The materiality of worship has particular part to play in these disentangling conceptions of both “popular enactment” and “normative doctrine.” This study was situated to observe how urban parishes manage the demands of church expansion and changing religious demographics, research I conducted over sixteen months in the city of Dessie as well as certain collaborations in Addis Ababa. As I encountered lay activities of Ethiopian Orthodox Christians, the intentional acts of individuals attending liturgy reflected the extension of religious mindedness via media such as the sounds of the liturgy. My interest was to question whether the active character of church-going was supported by legacies of cultural encompassment or if lay activities were constitutive of “normative doctrine”?An example of the latter, I suggest, was evident in the observance of the Tsige Tsom (“Fast of the Season of Flowers”), a minor fast that in practice was more strongly subscribed to by lay members than by clergy. This forty day fast commemorated the flight of the Holy Family to Egypt to the temple of Mt. Qwesqwam, where they received protection from King Herod’s wrath. During this period in the liturgical calendar, contemporary worshippers refrained from the consumption of animal products, as they did every Wednesday and Friday throughout most of the year. They also participated in weekly meals for the poor, served at church and run by the senbete, a parish-affiliated organization. The customs around this particular fast that emphasized the themes of refuge and charity were one common articulation of the importance of liturgical engagement for participating lay members. The commemorations build into the schedule of fasts and feasts were public, social and a circulation of blessings that had recursive effect—to offer goods to the receiver was to confer blessing on the giver as well. This example of the responsibilities of the laity to serve as exemplars suggested that liturgical engagement was not limited to listening to the service or carrying out individual regimes of worship. Thus, the context of Ethiopian Orthodox Christianity not only offered possibilities of situating lay activities as integral to the formal statutes of the Church, but also required us to recognize theology as dynamic, an approach that Boylston (2013) has suggested as subject to alternative orientations of knowledge and scriptural interpretation as developed by specific intellectual traditions.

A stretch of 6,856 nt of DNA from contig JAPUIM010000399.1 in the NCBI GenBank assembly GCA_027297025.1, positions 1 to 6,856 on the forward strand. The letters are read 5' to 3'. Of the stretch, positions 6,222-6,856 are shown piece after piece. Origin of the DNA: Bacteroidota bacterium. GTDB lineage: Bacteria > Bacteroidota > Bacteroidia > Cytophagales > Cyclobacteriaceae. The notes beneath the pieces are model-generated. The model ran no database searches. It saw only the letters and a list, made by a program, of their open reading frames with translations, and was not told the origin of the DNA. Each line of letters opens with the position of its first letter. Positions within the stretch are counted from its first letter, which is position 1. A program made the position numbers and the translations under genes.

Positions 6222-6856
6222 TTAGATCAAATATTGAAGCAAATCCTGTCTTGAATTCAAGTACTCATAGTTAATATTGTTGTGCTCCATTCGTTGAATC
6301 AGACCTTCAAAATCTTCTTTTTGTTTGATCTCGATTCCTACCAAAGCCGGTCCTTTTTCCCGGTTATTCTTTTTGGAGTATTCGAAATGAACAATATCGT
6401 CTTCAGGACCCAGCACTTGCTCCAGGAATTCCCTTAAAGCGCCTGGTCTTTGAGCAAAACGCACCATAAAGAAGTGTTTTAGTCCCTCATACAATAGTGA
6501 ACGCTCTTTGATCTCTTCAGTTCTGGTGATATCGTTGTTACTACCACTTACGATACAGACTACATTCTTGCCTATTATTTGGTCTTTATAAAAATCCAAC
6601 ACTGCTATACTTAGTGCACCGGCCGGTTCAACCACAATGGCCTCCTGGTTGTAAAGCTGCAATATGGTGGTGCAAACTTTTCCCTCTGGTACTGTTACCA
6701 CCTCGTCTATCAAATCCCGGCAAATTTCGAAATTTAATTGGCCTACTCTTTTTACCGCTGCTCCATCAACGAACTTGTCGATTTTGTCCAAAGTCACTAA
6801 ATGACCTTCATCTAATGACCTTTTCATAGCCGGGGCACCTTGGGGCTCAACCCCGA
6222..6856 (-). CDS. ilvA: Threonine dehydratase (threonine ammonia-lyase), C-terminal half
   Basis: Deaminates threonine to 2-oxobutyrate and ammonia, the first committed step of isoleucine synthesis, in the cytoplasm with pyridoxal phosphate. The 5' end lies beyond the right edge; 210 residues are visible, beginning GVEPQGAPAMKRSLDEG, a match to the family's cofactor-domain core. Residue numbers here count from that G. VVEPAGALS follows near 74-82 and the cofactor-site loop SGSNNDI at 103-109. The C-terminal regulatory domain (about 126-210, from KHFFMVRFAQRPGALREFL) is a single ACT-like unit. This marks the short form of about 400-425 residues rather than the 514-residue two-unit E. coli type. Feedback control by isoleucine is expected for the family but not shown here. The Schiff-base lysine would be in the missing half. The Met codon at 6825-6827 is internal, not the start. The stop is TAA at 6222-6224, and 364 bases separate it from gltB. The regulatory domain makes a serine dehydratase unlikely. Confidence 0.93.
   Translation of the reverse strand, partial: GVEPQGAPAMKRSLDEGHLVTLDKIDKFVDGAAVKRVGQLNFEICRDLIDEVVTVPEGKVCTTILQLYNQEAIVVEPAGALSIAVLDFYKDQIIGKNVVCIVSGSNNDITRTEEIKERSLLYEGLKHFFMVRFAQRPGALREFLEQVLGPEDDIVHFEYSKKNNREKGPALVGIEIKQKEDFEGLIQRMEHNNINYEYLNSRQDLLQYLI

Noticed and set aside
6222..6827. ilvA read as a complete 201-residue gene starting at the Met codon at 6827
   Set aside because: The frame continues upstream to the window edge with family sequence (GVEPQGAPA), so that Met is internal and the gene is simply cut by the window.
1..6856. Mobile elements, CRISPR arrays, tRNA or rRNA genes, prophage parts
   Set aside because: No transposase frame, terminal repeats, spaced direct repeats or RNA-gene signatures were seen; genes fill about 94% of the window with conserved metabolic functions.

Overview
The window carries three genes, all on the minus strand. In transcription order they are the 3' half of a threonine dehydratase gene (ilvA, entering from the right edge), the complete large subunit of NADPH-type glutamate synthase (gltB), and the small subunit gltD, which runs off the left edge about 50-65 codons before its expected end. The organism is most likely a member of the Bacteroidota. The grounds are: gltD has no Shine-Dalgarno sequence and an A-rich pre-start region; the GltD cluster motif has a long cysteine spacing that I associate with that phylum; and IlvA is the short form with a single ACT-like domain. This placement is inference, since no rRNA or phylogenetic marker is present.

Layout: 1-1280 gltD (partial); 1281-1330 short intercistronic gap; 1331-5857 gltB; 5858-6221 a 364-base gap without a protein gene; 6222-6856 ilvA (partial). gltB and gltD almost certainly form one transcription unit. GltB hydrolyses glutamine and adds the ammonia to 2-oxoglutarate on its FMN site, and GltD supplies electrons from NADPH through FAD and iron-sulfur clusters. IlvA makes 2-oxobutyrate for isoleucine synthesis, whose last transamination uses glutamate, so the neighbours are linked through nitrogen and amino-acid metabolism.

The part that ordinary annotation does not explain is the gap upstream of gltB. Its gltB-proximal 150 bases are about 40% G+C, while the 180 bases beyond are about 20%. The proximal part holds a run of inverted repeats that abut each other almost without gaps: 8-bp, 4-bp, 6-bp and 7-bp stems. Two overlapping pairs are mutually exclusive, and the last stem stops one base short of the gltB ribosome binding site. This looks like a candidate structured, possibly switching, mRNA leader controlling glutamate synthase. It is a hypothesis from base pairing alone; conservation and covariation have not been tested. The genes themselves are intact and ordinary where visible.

Certain frameworks for interpreting popular actions of faith communities have been discussed with an adjusted lens of paying attention to the material dimensions of religious traditions as praxis. Scenarios have been described where devotees, by their participation in the formal rites of the church such as the Eucharistic service, have promoted a portability to liturgical engagement. Individuals, households, banks, and restaurants, from rural to urban environments adhered to the calendar of saint commemorations that involved three essential items: a candle, a loaf of bread, and, depending on the importance of the feast day or annual holiday, freshly cut grass. This transformation of space, installed by rituals of commemoration and material placement of bounty and fertility, demonstrated how Ethiopian Orthodox engaged in ways that kept them synchronized with “the church” as a moving centre. Therefore, the queries posed by studies of everyday religion has shifted to consider “normative doctrine” and “popular enactment” as less either/or categories but as subject to negotiations, facilitated by structures available within socio-theological thought and by methods of spiritual expression via scales of Christian fellowship. I will explore a few examples of the latter in the following section, in order to underscore how the schema of everyday/popular/vernacular religion remains significant as a form of local discourse.